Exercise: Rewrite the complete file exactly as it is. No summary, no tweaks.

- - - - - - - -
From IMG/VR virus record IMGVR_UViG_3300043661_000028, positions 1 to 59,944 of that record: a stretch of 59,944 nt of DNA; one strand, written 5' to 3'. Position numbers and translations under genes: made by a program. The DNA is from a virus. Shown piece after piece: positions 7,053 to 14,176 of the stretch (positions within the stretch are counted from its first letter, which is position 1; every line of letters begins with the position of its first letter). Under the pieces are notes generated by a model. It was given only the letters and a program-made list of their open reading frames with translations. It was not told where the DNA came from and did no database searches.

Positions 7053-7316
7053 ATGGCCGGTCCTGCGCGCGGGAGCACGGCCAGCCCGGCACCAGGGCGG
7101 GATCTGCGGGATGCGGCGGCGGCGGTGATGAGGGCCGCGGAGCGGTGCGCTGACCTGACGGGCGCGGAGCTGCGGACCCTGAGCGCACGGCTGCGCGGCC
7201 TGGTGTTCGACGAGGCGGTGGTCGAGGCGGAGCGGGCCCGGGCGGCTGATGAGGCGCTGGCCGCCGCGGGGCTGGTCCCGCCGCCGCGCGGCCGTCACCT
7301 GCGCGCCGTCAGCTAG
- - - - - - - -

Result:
From IMG/VR virus record IMGVR_UViG_3300043661_000028, positions 1 to 59,944 of that record: a stretch of 59,944 nt of DNA; one strand, written 5' to 3'. Position numbers and translations under genes: made by a program. The DNA is from a virus. Shown piece after piece: positions 7,053 to 14,176 of the stretch (positions within the stretch are counted from its first letter, which is position 1; every line of letters begins with the position of its first letter). Under the pieces are notes generated by a model. It was given only the letters and a program-made list of their open reading frames with translations. It was not told where the DNA came from and did no database searches.

Positions 7053-7316
7053 ATGGCCGGTCCTGCGCGCGGGAGCACGGCCAGCCCGGCACCAGGGCGG
7101 GATCTGCGGGATGCGGCGGCGGCGGTGATGAGGGCCGCGGAGCGGTGCGCTGACCTGACGGGCGCGGAGCTGCGGACCCTGAGCGCACGGCTGCGCGGCC
7201 TGGTGTTCGACGAGGCGGTGGTCGAGGCGGAGCGGGCCCGGGCGGCTGATGAGGCGCTGGCCGCCGCGGGGCTGGTCCCGCCGCCGCGCGGCCGTCACCT
7301 GCGCGCCGTCAGCTAG